The word, from French, originally denoted a dispute in the golf-like game of mall (chaugan meant club, bat or polo stick), but soon came to mean the art of subterfuge or trickery, as in "chicanery".
Last century, in a progression of uncertain etymology, the word came to mean the condition of holding no trumps in bridge. Later, it was applied to a disguised construction on a motor racing track. The first reference in the OED is from 1955 in the Times: "The Lancia skidded at the chicane, demolished the wall bordering the sea, and dropped into the harbour." Brundle was luckier on Saturday, but the chicane had done its work again.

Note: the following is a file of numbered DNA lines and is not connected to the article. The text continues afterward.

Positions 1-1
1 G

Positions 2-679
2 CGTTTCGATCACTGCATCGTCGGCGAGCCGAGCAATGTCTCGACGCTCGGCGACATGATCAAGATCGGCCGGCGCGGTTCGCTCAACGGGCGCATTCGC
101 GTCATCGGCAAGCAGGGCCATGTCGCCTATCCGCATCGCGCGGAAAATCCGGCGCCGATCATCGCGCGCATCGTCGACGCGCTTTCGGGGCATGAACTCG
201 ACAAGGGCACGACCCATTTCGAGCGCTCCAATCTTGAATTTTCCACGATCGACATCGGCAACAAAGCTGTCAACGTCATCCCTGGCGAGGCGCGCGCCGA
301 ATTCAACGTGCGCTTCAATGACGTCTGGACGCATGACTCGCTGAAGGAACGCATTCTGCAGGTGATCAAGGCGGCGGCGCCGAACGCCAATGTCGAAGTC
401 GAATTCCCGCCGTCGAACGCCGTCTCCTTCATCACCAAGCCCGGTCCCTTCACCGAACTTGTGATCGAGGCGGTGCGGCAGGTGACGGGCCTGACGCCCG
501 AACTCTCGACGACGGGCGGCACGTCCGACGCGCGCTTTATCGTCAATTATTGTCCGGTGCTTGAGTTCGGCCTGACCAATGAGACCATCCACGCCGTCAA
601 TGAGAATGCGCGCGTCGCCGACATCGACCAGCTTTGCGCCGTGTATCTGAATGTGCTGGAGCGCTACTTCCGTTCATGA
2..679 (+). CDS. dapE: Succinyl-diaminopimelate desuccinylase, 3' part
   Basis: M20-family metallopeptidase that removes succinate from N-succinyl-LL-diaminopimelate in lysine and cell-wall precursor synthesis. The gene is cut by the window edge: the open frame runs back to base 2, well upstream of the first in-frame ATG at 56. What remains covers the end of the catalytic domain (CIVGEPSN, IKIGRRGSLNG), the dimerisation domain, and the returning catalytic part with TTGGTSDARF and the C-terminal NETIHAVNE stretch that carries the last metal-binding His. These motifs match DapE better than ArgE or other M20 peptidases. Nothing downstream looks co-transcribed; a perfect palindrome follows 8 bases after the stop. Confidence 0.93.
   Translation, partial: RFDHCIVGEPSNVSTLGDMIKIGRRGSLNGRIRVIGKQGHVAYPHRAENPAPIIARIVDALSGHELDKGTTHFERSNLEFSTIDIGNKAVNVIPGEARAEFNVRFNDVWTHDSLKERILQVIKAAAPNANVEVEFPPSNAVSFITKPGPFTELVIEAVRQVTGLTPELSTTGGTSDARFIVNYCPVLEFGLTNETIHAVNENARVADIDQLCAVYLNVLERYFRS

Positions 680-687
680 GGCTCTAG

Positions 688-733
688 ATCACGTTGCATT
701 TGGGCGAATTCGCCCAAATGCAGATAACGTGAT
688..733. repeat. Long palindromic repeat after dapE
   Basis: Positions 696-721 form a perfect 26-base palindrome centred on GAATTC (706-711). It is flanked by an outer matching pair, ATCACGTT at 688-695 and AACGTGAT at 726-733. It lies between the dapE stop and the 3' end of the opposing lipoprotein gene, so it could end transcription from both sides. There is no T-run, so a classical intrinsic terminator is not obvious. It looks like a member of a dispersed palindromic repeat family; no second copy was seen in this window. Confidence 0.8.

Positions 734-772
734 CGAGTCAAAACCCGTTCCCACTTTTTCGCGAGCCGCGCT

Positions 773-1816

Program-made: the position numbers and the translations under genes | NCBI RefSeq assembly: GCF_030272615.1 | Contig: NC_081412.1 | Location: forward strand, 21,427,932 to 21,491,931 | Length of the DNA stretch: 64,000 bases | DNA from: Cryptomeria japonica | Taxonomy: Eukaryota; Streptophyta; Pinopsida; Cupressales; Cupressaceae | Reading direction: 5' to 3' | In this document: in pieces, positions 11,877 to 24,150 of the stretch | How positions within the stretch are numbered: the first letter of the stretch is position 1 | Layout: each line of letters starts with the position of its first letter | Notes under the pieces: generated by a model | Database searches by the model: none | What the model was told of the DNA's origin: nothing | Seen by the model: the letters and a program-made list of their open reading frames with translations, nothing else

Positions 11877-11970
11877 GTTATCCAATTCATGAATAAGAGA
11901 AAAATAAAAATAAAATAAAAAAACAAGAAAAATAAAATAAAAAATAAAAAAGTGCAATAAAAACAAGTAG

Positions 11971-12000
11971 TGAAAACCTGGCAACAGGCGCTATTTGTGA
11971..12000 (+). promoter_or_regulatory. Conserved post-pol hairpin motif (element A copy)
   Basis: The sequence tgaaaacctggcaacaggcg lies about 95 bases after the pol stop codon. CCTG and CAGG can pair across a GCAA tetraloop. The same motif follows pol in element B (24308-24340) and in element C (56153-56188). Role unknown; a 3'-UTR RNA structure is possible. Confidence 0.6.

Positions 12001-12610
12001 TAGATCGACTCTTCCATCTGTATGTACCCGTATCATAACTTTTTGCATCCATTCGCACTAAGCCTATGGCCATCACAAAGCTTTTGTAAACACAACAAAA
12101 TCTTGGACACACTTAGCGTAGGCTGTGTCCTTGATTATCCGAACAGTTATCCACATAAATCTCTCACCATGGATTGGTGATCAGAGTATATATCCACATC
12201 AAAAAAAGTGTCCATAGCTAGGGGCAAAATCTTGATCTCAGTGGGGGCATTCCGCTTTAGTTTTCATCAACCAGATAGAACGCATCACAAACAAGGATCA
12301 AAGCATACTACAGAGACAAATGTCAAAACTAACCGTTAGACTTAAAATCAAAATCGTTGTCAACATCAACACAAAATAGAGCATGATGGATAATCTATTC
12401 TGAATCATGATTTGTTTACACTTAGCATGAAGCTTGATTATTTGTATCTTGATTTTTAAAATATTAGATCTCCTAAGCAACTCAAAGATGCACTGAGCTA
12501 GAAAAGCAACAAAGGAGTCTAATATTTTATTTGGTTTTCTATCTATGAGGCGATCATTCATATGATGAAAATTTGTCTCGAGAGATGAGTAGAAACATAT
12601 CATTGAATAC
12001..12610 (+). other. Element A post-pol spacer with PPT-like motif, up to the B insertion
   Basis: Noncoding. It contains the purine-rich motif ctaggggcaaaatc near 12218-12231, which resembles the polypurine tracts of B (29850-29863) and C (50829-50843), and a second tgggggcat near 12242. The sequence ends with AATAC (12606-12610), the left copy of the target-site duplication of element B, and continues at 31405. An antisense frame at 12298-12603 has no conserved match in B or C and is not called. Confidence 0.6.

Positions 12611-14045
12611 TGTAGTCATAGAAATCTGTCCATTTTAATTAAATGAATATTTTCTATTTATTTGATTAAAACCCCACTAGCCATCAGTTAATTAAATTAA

Chris MaumeReuse content